When I watched The Civil War for the first time 31 years ago -- damn, 31 years! -- I was captivated by Sam Watkins, the Army of Tennessee private who was often quoted and featured in Ken Burns' classic. Watkins covered a lot of ground in the Western Theater, and his folksy post-war memoir, Co. Aytch, remains widely read. It is all true? Well, that's debatable. (I can still hear the distinctive twang of Charles McDowell, the fabulous voice of Watkins in Burns' doc. The former newspaper columnist died in 2010.)
Watkins, who served in the 1st Tennessee, lived out his days near Columbia, Tenn., dying in 1901. He was buried in Zion Presbyterian Church Cemetery. roughly 10 miles from Columbia's trendy town square. It's absolutely worth a visit -- the church Watkins attended still stands yards from his gravestone.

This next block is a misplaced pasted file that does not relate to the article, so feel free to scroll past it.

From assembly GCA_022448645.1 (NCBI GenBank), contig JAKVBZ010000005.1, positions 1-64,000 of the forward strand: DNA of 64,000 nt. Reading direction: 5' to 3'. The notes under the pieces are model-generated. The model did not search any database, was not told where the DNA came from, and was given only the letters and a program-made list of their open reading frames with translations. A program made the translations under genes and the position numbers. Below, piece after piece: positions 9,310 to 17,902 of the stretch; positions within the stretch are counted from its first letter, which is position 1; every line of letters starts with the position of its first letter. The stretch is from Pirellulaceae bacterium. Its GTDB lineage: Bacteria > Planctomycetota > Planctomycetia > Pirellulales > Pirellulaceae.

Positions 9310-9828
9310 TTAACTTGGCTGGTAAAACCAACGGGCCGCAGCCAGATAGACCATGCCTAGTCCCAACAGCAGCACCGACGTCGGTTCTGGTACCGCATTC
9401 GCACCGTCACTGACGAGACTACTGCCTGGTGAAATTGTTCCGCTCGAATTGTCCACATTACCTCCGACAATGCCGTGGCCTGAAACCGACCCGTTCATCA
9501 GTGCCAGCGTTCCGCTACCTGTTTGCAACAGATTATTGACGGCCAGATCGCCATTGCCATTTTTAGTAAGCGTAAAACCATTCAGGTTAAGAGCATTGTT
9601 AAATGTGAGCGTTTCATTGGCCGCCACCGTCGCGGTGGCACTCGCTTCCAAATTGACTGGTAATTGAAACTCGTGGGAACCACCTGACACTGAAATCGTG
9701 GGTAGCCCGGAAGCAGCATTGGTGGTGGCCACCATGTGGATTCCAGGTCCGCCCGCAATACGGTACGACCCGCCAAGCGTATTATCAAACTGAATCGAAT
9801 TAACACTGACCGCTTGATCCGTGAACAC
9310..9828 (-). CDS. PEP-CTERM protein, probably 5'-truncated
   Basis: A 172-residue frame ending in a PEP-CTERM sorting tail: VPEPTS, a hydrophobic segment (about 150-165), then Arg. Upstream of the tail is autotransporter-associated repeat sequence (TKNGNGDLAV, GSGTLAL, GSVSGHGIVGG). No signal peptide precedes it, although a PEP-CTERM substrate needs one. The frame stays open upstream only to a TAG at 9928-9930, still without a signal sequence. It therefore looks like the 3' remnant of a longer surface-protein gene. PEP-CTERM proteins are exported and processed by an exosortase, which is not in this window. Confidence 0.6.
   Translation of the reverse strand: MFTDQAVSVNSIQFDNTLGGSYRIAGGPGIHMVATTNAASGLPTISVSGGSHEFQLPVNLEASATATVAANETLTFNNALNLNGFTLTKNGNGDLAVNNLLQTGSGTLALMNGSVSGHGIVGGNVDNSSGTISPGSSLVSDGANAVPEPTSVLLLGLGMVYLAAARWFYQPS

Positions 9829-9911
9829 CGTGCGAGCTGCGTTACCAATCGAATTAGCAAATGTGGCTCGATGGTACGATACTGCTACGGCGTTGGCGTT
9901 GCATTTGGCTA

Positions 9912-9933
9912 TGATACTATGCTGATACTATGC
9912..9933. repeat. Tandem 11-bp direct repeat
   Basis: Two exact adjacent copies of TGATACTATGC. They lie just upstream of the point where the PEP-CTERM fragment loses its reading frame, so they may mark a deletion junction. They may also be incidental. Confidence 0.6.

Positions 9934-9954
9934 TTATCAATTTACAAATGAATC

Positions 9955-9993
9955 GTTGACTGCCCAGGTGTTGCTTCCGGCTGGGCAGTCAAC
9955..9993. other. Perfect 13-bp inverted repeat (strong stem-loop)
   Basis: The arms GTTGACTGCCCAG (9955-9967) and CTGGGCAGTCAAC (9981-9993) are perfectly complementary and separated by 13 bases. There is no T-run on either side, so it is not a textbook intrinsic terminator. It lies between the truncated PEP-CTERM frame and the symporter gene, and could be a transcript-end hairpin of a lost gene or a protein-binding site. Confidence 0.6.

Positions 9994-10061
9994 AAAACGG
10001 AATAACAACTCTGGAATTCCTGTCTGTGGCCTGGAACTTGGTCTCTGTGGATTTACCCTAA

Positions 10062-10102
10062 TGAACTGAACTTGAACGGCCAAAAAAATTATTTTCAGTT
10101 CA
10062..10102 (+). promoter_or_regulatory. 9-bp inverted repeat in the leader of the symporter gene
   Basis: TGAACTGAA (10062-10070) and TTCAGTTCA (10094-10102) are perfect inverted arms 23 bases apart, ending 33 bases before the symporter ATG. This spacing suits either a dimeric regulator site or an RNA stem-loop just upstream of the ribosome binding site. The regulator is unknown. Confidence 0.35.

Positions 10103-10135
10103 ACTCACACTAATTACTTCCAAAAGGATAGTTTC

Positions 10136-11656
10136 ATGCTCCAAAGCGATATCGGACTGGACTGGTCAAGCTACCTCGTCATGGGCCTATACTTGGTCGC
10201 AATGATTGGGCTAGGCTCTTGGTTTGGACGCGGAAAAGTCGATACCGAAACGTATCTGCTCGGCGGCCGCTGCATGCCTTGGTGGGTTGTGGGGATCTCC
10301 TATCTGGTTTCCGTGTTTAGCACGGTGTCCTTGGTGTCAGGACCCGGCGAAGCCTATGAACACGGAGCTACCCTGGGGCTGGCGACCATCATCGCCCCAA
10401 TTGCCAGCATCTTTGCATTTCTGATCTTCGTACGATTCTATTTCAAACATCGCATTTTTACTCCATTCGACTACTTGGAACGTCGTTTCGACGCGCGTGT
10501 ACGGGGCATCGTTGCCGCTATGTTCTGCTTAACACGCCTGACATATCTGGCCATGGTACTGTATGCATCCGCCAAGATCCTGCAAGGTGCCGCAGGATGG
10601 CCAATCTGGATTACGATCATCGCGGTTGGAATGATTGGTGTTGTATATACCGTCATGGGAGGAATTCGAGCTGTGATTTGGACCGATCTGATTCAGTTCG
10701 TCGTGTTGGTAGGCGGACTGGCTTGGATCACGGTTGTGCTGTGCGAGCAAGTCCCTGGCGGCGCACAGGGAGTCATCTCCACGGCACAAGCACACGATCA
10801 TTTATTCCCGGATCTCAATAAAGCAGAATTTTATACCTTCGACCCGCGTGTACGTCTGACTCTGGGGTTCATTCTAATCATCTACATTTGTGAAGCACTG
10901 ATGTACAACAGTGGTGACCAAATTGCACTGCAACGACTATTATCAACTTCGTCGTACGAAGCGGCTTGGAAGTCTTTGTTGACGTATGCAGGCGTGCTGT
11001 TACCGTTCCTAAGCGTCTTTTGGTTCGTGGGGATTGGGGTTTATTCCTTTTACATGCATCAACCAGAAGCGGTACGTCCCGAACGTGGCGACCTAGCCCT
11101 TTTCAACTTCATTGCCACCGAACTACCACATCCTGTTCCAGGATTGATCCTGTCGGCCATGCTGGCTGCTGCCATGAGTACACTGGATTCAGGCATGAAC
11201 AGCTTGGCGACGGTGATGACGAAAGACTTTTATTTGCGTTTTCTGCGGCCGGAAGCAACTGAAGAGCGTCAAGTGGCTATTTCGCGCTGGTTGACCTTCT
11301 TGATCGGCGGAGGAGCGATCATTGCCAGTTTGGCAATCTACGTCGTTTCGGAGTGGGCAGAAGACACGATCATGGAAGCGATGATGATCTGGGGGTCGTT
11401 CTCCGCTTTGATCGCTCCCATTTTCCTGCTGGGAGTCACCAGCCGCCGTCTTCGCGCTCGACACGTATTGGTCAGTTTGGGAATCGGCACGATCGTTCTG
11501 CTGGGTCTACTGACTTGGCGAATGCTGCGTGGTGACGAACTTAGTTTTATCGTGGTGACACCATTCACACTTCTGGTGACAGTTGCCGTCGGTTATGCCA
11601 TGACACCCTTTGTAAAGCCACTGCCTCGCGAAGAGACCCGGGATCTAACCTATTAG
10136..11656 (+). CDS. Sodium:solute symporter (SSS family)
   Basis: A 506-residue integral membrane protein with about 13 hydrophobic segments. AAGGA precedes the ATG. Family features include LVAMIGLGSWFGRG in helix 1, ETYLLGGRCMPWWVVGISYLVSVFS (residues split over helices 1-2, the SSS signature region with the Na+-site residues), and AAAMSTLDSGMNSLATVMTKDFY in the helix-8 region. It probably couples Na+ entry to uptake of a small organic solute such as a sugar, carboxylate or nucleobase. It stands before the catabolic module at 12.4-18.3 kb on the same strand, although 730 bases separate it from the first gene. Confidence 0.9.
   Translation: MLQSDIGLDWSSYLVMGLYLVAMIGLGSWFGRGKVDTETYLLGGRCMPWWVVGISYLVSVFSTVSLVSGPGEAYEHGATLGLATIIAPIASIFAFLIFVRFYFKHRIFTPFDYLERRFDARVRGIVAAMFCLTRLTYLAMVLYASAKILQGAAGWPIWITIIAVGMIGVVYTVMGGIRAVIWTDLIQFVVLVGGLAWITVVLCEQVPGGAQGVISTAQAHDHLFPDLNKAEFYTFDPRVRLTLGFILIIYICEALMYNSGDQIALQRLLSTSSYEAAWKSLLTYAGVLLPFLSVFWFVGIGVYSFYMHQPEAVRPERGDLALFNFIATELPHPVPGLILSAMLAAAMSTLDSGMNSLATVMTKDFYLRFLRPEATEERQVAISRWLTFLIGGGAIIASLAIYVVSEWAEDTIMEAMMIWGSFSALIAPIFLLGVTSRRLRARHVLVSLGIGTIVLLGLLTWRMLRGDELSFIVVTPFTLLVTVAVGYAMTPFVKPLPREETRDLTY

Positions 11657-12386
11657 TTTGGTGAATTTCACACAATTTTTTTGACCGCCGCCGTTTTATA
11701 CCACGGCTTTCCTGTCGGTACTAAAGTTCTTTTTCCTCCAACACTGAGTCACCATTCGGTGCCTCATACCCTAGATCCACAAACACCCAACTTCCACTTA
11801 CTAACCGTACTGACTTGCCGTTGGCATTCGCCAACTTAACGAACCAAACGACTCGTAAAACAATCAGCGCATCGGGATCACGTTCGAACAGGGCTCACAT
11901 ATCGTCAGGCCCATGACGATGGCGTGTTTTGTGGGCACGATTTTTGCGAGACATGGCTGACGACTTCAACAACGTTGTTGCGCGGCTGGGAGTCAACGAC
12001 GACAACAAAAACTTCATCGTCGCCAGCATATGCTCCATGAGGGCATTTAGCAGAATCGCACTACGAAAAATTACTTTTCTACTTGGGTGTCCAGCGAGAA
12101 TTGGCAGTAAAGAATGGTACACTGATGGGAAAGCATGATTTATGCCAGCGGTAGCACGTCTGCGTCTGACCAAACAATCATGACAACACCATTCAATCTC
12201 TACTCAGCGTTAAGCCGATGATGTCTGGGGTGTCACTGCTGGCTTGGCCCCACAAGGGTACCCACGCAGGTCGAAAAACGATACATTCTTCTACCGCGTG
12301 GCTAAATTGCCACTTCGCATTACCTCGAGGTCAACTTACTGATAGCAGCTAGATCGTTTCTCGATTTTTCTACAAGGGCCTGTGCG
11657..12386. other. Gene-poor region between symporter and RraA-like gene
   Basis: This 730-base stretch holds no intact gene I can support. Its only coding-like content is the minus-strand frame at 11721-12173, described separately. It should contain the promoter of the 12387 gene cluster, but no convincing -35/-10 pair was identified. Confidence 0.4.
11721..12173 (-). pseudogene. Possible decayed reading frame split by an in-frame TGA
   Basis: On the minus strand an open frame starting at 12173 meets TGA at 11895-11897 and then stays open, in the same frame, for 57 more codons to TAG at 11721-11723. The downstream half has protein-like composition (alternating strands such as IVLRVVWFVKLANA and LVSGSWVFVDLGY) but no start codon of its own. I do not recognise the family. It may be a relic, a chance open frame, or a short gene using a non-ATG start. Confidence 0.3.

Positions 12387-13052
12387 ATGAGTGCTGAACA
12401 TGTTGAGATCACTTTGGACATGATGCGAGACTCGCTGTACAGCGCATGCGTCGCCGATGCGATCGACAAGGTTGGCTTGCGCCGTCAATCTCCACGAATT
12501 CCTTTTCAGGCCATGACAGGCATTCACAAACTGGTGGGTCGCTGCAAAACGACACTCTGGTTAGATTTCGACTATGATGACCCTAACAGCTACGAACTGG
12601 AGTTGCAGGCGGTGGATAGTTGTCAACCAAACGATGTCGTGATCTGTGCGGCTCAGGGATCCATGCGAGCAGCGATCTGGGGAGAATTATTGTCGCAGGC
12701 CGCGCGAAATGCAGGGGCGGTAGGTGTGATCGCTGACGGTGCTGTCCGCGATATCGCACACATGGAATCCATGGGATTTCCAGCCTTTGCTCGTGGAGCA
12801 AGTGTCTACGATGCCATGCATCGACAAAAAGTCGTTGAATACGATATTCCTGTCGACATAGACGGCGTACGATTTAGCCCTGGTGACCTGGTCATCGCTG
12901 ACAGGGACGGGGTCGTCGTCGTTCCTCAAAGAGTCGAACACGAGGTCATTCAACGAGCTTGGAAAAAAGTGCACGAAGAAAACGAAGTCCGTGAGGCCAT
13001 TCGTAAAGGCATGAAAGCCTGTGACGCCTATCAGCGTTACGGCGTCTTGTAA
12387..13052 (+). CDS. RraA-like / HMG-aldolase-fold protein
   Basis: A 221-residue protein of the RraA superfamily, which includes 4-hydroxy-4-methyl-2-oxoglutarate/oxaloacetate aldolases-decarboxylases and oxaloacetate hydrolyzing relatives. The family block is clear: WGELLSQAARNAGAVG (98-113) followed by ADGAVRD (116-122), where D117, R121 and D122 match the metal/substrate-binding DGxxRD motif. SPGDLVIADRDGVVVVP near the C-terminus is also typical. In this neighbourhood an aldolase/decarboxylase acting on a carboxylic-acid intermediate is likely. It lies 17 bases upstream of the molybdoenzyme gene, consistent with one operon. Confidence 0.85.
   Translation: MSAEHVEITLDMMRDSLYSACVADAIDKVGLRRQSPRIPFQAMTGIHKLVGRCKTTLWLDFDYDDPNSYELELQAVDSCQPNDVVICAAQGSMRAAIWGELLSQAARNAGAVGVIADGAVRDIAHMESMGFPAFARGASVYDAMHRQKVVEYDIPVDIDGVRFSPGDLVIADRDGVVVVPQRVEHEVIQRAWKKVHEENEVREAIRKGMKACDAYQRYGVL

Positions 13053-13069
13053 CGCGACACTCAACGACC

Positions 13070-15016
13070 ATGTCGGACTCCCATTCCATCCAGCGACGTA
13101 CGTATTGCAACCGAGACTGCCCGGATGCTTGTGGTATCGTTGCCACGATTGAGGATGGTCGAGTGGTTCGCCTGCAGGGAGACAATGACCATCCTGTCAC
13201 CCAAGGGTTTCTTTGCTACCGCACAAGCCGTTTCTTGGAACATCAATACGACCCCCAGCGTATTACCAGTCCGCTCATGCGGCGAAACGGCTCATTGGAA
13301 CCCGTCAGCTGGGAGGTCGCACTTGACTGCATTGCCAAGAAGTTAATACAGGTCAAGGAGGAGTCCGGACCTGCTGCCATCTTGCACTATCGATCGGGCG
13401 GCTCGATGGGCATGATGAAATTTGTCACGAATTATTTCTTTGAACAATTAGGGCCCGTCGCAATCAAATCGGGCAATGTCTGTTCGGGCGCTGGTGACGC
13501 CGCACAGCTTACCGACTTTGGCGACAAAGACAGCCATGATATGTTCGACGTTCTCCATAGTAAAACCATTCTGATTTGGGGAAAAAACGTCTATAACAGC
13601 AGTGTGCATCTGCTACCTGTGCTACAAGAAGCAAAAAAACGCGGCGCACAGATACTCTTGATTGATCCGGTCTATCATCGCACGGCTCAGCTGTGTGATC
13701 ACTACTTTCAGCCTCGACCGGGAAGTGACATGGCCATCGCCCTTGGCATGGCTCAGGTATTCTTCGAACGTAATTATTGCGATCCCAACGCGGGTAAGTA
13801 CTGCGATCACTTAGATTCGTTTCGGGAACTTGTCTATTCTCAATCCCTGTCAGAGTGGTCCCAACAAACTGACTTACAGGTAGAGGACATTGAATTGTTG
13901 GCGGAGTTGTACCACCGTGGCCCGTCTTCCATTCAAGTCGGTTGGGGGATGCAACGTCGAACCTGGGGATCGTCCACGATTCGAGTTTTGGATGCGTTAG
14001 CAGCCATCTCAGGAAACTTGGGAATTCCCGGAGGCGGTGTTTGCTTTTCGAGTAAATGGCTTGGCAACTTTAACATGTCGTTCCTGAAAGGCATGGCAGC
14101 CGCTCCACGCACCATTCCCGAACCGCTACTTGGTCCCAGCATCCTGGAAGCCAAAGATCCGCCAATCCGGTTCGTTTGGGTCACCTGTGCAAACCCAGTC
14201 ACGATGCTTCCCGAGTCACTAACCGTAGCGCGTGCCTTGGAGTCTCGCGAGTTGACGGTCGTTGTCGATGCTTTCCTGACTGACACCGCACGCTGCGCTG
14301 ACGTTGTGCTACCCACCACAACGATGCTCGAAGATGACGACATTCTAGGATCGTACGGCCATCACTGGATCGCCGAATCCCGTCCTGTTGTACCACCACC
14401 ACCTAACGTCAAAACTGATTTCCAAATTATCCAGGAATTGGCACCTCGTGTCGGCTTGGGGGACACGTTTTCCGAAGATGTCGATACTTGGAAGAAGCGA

- "America has no north, no south, no east, no west. The sun rises over the hills and sets over the mountains, the compass just points up and down, and we can laugh now at the absurd notion of there being a north and a south. We are one and undivided."
- "I always shoot at privates. It was they who did the shooting and killing, and if I could kill a wound a private, why, my chances were so much the better. I always looked upon officers as harmless personages."
- "A soldier's life is not a pleasant one. It is always, at best, one of privations and hardships. The emotions of patriotism and pleasure hardly counterbalance the toil and suffering that he has to undergo in order to enjoy his patriotism and pleasure. Dying on the field of battle and glory is about the easiest duty a soldier has to undergo. It is the living, marching, fighting, shooting soldier that has the hardships of war to carry."
GOOGLE STREET VIEW: Zion Presbyterian Church, 2322 Zion Road, Columbia, Tenn.